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Battle of the Badlands

While Daschle Mobilizes, Thune Ponders

Reinforcing his claim that he will run for re-election in 2004, Senate Minority Leader Thomas Daschle (D-S.D.) has brought on high-powered operative Steve Hildebrand to manage his race.

Hildebrand’s decision removes him from the talent pool of strategists being heavily fished by the five Democratic presidential contenders: Sens. Joe Lieberman (Conn.), John Kerry (Mass.) and John Edwards (N.C.), Rep. Richard Gephardt (Mo.) and former Vermont Gov. Howard Dean.

Hildebrand, who currently resides in Sioux Falls, was one of the most highly sought-after unaffiliated Democratic staffers, having managed the successful Iowa caucus campaign of then-Vice President Al Gore during the 2000 presidential campaign. Daschle’s decision to hire Hildebrand should dispel rumors that he was not serious about seeking re-election.

Amid Daschle’s preparations, former Rep. John Thune (S.D.), the 2002 GOP Senate nominee, is more seriously contemplating a challenge to the South Dakota Democrat, and the Republican National Committee has conducted a poll testing Thune’s viability against the three-term Senator.

In the November survey, Daschle led Thune 46 percent to 45 percent, well within the poll’s 4.3 percent margin of error.

Conducted by Public Opinion Strategies for the RNC from Nov. 20-21, Thune carried slightly stronger favorable ratings than Daschle, among the 500 likely voters tested.

Sixty-five percent of those polled were favorably inclined to Thune, while 28 percent had an unfavorable impression. Daschle’s marks were also high, with a 62 percent favorable and a 35 percent unfavorable score.

“Everyone recognizes that it would be a tough, tight race,” said a South Dakota Republican observer, “but these numbers confirm that John Thune remains one of the strongest and most popular statewide candidates in South Dakota.”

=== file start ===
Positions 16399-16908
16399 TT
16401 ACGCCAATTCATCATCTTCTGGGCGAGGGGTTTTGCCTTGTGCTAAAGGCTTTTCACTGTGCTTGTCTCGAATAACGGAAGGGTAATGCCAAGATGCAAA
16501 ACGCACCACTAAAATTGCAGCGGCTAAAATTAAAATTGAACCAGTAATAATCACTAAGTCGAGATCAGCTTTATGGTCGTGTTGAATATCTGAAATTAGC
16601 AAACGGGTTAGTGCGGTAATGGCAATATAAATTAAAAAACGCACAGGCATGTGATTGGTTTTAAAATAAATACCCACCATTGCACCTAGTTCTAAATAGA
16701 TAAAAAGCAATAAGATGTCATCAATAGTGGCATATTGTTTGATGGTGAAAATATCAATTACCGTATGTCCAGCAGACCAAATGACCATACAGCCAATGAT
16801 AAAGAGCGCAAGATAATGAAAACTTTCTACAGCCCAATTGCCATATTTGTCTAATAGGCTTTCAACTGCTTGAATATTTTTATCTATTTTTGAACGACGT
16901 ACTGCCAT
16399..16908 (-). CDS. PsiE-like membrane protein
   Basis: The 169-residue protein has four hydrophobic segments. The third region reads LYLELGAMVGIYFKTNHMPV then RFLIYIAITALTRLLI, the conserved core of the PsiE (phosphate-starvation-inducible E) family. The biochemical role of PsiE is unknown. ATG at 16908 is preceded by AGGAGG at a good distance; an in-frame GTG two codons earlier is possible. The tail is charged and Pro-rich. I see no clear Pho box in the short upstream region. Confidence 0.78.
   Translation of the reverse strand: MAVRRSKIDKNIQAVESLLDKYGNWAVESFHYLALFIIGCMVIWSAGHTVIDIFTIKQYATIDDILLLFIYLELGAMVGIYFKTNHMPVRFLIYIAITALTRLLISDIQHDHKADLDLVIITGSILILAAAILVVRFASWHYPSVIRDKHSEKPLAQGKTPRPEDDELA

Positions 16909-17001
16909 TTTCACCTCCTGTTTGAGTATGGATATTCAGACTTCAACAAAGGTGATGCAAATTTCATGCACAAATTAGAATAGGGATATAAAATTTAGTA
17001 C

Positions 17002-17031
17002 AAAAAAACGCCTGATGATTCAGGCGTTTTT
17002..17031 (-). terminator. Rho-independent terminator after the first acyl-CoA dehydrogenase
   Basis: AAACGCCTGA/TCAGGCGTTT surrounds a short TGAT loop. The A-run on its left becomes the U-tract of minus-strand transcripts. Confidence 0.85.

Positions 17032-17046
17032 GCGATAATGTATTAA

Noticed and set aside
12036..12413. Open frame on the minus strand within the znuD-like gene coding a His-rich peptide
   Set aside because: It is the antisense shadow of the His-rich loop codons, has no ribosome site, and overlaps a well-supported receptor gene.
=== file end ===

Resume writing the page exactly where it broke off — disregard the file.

Hildebrand had a different take on the poll results.

“This Republican poll does not truly measure the South Dakota electorate and where it stands now,” he said. “Senator Daschle is as popular as ever.”

Republicans argue that Thune’s strong numbers in the poll reflect the soundness of his decision not to contest his 524-vote defeat at the hands of Sen. Tim Johnson (D) last November despite allegations of voter fraud in the American Indian community.

Thune announced Nov. 13 that “the people of South Dakota have been subjected to one of the longest and most expensive campaigns in South Dakota history. I choose not to subject them to more.”

“The fact that he bowed out gracefully increased his popularity,” said a GOP strategist.

Two weeks ago, not even Daschle’s closest advisers thought they would be preparing for a re-election race.

Daschle was widely expected to enter the presidential primaries but backed out and announced instead that he would run for a fourth term.

At the time, a Daschle confidante told Roll Call that the “biggest surprise” of the day was that he was planning to run again for the Senate, not that he wasn’t pursuing the presidency.

In an instant, the political calculus in the state changed drastically.

Far and away the most popular South Dakota Democratic politician, Daschle had a meteoric rise in state politics.

He won an open House seat in 1978 at the age of 30 and, after serving eight years, knocked off Sen. Jim Abdnor (R) 52 percent to 48 percent in 1986.

Daschle quickly consolidated his support base, winning in 1992 with 65 percent and in 1998 with 62 percent.

He is also an extremely strong fundraiser. He will show nearly $1.4 million in his campaign war chest in his year-end report and is already activating his potent fundraising apparatus, according to sources close to him.

If Daschle had vacated his seat, Thune would have been seen as the heir apparent, not only for the Republican nomination but also to win the general election because the Democratic bench is thin.

Although former Gov. and now-Rep. Bill Janklow (R), who won a race for Thune’s House seat in 2002, has also expressed an interest in the Senate race, it is unlikely he will challenge Daschle, because they are close friends.

President Bush was an essential part of Thune’s 2001 decision to abandon a sure-thing gubernatorial race for the Senate election. Bush and Thune met several times as the three-term Congressman was weighing his options, and Bush made a number of high-profile visits to South Dakota at the end of campaign.

Bush is likely to again play a large role in Thune’s calculations, as he will lead the ticket nationwide and could provide a significant boost to GOP candidates in strongly Republican states like South Dakota.

In 2000, Bush carried the state with 60 percent of the vote and is likely to near that figure again in 2004.

The takeover of the Senate by Republicans in the 2002 election may also weaken the argument — forwarded by Democrats during the Johnson-Thune race — that a vote for Thune was a vote against Daschle’s key position as Majority Leader.

“People felt they were sold a bill of goods,” said a Republican strategist. “The potency of the argument is now diminished by the fact that [Daschle] lost that powerful position.”

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